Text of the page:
Friday, August 24, 2018


Yesterday was my daughter's first day of First Grade.  And like many parents, I took some photos to commemorate the occasion.  Later that morning, when I was looking them over, I saw that I gotten a pretty cute one of my daughter standing next to a sunflower she planted earlier this summer.  My first thought was, "Oh!  I'll have to print this one for Grandma Betty."

And a wave of grief rushes in.  Grandma Betty died three weeks ago. 

Grief is such a funny thing.  The way you have absolutely no control over what will trigger you. 

Grandma Betty's death wasn't unexpected.  In fact, when my phone rang that morning three weeks ago, I knew exactly what was waiting for me on the other end of the line. I don't even think I said hello to my mother.  I answered the phone with, "Is Dad okay?"

He was, and I was too.

I didn't cry during that phone call. I didn't cry when I told my husband.  And I (surprisingly) didn't even cry when I told my daughter. I cried when I went to Grandma Betty's house a couple of days later.  I was overwhelmed with grief just being in a place where she was *supposed* to be, but wasn't.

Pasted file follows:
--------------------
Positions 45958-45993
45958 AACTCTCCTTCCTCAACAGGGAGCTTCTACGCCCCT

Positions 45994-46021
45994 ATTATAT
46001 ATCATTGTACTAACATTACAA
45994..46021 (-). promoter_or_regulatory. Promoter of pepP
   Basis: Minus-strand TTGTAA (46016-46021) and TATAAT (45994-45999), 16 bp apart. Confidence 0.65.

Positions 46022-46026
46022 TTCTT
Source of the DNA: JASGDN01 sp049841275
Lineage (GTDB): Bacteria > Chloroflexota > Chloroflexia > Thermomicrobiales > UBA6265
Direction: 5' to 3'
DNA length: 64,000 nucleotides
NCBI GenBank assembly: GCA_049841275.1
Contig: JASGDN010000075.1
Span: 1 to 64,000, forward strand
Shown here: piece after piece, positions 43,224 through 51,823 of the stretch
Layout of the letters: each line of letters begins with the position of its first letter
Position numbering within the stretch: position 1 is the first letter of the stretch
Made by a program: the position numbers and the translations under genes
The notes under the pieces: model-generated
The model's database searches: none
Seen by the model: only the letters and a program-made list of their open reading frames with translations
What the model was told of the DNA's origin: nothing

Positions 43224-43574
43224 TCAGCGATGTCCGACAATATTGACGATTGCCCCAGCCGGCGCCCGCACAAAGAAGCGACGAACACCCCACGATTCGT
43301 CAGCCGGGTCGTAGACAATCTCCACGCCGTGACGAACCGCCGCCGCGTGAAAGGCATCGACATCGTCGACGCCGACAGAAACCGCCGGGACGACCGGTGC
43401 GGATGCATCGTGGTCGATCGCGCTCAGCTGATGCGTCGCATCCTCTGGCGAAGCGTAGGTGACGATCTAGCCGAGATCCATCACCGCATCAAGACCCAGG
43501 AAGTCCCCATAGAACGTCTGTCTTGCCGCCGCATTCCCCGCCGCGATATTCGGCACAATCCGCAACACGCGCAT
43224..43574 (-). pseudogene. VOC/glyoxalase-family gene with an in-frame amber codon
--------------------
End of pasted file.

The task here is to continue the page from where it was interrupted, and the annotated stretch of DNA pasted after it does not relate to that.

My birthday was about a week ago, and Grandma Betty didn't call me.  She didn't send a card that included a paragraph about what she'd been doing or a detailed report of her most recent visit to the doctor. There wasn't five dollars tucked into the envelope with a note that said, "Go buy yourself a little something."  My sister gently pointed out that she might not have done those things anyway, considering she had been recovering in the nursing home recently.  But the grief seemed to hit in the realization that she would never call me on my birthday ever again.  The grief smacks me with the hard truth that I am now "grandparent-less." 

I'd like to tie this all up in a nice bow, and tell you how I feel her smiling down on me and it's all going to be alright.  But I know these waves, these moments of grief, will keep coming. The spaces between them will increase, the intensity of the feelings may decrease, but I think the grief will always be there.

I remember reading once that "grief is just love with no place to go."  So maybe I'm not being hit with waves of grief at all.  Maybe it's just waves of love. And I'm not about to wish those away. 

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